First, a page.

Veronica Chiang is jointly appointed as Associate Professor in Neurosurgery and Therapeutic Radiology at the Yale School of Medicine. Dr Chiang became the Medical Director of the Yale New Haven Hospital Gamma Knife Center in 2006 where currently over 300 patients are treated each year. She is predominantly interested in the management of brain metastases and now works closely with Medical Oncologists, Radiation Oncologists, Pathologists and Radiologists in the development of new treatment paradigms for patients with brain metastases as well as understanding the effects of these treatments on the normal brain.
Q You earned your medical degree at the University of Western Australia – what sparked your interest in neurosurgery and neuro-oncology?
All Australian medical students have the opportunity to do an away rotation in their final year. For personal reasons, and because I had never had the opportunity to see this subspecialty in Australia, I did a subinternship in neurosurgery in the USA. I was captivated by the unique cross between the neurosciences and the possibility of treating patients surgically. During my residency, I saw the morbidities associated with delayed recognition of brain metastases and then surgical management followed by whole-brain radiation therapy – standard of care at the time. After my residency, the use of Gamma Knife stereotactic radiosurgery, as a minimally invasive option, paired with the use of surveillance imaging provided an opportunity for neurosurgeons to prophylactically treat brain metastases before they became troublesome. As a junior attending, this common sense concept was an appealing paradigm, as well as being an opportunity to grow a career.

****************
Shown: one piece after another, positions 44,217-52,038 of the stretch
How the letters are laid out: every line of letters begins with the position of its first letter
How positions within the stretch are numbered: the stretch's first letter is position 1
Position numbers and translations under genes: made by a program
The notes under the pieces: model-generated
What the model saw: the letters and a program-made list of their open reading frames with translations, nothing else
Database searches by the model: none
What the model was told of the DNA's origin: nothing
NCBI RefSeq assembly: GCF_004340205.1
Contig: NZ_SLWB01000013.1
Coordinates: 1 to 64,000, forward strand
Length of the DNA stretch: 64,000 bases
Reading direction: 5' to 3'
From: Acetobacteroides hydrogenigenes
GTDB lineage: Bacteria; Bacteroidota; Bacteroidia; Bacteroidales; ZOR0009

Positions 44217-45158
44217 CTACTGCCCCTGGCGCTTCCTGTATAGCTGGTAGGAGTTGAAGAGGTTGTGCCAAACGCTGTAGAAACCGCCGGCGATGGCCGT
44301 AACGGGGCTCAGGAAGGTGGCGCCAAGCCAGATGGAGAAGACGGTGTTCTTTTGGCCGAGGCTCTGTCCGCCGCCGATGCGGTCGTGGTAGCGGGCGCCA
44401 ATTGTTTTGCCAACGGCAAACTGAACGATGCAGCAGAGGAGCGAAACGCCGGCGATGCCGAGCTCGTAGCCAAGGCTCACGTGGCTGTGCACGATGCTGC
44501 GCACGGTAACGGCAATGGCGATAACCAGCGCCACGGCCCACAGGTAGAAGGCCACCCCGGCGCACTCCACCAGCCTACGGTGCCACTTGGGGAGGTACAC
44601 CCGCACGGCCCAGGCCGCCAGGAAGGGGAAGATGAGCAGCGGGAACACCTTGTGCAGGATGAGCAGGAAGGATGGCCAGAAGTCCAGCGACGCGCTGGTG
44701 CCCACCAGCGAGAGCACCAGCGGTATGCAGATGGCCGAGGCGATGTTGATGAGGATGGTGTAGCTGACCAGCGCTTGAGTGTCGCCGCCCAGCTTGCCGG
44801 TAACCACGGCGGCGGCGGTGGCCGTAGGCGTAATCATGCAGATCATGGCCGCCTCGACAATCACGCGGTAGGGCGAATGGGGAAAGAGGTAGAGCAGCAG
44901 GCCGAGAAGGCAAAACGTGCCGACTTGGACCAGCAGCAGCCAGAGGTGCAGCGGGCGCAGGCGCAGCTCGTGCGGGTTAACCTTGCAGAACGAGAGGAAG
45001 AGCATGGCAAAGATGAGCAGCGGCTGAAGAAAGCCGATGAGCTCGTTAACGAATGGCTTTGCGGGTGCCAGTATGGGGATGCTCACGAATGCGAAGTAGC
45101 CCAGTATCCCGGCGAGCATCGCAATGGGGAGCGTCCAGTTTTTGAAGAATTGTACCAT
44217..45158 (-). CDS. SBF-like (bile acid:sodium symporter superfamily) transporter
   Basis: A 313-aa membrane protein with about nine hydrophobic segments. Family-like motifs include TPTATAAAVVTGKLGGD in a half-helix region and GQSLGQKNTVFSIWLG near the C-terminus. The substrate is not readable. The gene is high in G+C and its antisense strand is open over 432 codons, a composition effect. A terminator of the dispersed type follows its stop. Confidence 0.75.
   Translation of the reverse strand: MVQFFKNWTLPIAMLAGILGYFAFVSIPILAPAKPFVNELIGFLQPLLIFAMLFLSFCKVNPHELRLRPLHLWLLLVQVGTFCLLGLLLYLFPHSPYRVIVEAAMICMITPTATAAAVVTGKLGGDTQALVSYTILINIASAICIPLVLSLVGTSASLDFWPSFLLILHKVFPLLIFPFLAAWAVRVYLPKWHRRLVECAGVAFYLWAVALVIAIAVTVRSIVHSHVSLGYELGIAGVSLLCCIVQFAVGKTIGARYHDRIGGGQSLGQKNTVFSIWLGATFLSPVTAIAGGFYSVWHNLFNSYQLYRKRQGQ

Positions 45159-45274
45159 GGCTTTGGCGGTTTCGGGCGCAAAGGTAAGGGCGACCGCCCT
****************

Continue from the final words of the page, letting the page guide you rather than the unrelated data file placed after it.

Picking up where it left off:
Q As Director of the Yale New Haven Gamma Knife Center, could you tell us a little about the research being undertaken there?
Research at the Yale Gamma Knife Center is divided mainly into three areas:
• Outcomes after radiosurgery
In the past, we have studied the efficacy of radiosurgery on local control of brain metastases and its effect on overall patient survival. We then studied the patient factors and associated treatments that affected outcome. Our research suggests that patient with certain tumor genetic mutations such as EGFR or ALK mutations in lung cancer and NRAS mutations in melanoma may make these tumors more susceptible to radiation. More recently we have developed a rationalized radiation dose protocol based on lesion size to standardize the dose administered across all patients in order to establish standardized outcomes. Based on this, we may then consider clinical trials to de-escalate radiation dose if patients are found to have susceptible tumor genetics thereby hopefully decreasing their toxicity risks.
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